Survey of London Monograph 17, County Hall. Originally published by Guild & School of Handicraft, London, 1991.
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The Royal Commission on the Historical Monuments of England became responsible for the Survey of London on the abolition of the Greater London Council in 1986. County Hall is, therefore, the first major volume from the Survey of London to be published by the Royal Commission. It is also the seventeenth monograph to appear in the Survey of London series, marking the revival of a tradition, begun by the first Survey Committee, of publishing single volumes on individual buildings in parallel with the more substantial parish volumes. After 1945 the monograph series fell into abeyance, although studies of individual buildings, such as Brooke House and the Covent Garden Theatres, were published as part of the parish sequence. The earlier monographs were used to highlight the plight of some threatened building, as with those on The Trinity Hospital in Mile End of 1896, or Eastbury Manor House, Barking of 1917: both buildings were saved in consequence. Occasionally, as in 1937 with The Queen's House, Greenwich, the monograph celebrated what was seen as a triumphant restoration.
When the Greater London Council was abolished, it seemed appropriate to record the County Hall, built by the London County Council to house London's first elected government, and for over sixty years its centre, being both council chamber and administrative offices. This book discusses the history and architecture of the building which served the County of London as an Hôtel de Ville. Though not as ostentatious as some of its contemporaries and much less grand than some aspiring designers would have had it – as this volume reveals – it is still a very proud and important building, worthy of its prominent site. In view of the two London county councils' record of support and aid to the Survey of London it is very proper that it should be the Survey staff who have recorded their headquarters.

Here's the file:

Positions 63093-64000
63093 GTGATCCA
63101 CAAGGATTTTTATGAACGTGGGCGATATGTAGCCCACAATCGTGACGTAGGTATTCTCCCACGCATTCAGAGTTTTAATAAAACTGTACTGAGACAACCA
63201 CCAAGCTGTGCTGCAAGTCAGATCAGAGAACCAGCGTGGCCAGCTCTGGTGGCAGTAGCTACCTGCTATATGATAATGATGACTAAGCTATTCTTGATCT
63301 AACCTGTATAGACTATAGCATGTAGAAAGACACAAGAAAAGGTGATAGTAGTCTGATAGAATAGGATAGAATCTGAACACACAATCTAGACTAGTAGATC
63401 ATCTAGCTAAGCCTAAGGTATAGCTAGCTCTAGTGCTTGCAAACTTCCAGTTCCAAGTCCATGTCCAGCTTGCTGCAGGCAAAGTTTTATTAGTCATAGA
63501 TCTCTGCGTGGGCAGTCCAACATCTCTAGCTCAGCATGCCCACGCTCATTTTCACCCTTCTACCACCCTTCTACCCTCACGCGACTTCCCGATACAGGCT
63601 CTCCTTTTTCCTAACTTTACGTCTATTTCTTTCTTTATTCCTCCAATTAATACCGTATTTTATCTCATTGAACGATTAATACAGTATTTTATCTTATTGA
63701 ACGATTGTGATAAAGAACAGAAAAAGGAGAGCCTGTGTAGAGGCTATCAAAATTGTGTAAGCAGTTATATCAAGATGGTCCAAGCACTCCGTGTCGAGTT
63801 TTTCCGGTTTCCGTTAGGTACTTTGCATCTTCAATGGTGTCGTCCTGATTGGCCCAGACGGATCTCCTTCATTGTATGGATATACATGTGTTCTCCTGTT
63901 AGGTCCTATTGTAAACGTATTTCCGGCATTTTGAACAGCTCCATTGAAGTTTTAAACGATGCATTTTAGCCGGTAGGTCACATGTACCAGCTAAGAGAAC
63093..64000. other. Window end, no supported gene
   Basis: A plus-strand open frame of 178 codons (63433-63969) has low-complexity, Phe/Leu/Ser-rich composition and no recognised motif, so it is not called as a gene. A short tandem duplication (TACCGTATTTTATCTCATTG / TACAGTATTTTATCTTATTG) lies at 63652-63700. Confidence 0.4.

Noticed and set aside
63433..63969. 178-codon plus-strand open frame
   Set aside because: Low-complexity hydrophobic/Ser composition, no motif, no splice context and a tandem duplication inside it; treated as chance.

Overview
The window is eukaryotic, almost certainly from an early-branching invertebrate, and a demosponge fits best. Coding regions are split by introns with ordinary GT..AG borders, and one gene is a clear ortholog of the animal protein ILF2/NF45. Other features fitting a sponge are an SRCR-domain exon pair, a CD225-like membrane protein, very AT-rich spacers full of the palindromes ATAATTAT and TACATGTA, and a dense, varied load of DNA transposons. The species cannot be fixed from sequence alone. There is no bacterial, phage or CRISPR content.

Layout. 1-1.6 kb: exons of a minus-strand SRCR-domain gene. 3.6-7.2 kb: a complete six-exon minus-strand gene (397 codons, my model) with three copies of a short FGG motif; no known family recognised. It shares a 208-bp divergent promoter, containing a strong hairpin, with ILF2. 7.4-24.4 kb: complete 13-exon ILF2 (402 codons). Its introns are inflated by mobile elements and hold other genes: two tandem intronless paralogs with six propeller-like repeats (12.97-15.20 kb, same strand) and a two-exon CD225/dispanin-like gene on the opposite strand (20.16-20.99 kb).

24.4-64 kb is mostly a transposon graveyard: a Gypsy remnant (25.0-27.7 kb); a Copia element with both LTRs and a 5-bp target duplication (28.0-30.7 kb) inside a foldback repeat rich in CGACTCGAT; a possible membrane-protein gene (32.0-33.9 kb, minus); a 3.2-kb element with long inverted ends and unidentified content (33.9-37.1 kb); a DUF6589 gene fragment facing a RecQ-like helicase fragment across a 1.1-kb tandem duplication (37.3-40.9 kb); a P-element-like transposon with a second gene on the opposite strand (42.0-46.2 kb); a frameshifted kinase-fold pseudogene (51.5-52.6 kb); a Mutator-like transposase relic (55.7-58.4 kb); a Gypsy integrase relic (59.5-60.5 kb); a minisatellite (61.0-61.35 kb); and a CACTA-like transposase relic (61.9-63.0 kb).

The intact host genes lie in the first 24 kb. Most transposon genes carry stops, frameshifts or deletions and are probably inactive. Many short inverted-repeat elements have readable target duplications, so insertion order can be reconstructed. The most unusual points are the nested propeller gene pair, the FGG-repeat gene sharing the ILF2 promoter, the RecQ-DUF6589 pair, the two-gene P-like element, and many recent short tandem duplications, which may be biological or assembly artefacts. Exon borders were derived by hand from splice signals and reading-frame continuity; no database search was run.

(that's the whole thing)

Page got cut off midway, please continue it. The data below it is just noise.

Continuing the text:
On behalf of the Royal Commission I would like to thank the many people who have contributed to the volume through their help and advice, most of whom are mentioned by name in the list of acknowledgements. It was begun under the Chairmanship of my predecessor, the Earl Ferrers. Various Commissioners have contributed advice and expertise, but particular thanks are due to Mrs Bridget Cherry and Dr Derek Keene for the interest they have taken in the progress of the volume.
It almost goes without saying that the book could not have been written without the help provided by past members and officers of the Greater London Council, whose names are noted elsewhere, and by the staff of the London Residuary Body.
As with all Survey publications, it is the work of a team of writers and researchers. The major part of the first draft, and much of the research has been contributed by Anthony McIntyre, with additional material from John Greenacombe, Derek Holdaway and Stephen Porter. Pat Reed and Gillian Duane were responsible for the early research, and additional work has been carried out by Ann Robey, Bridgett Jones and Colin Thom. The General Editor of the Survey of London, Hermione Hobhouse, was responsible for the concept of the book, and its editing, and has also contributed some original research and part of the text. The figures in the book were drawn by the Survey draughtsmen, Mike Clements and Ron New, while original photography was carried out by Derek Kendall of the Royal Commission's staff and the GLC Photographic Unit under the direction of Roy Ferriman.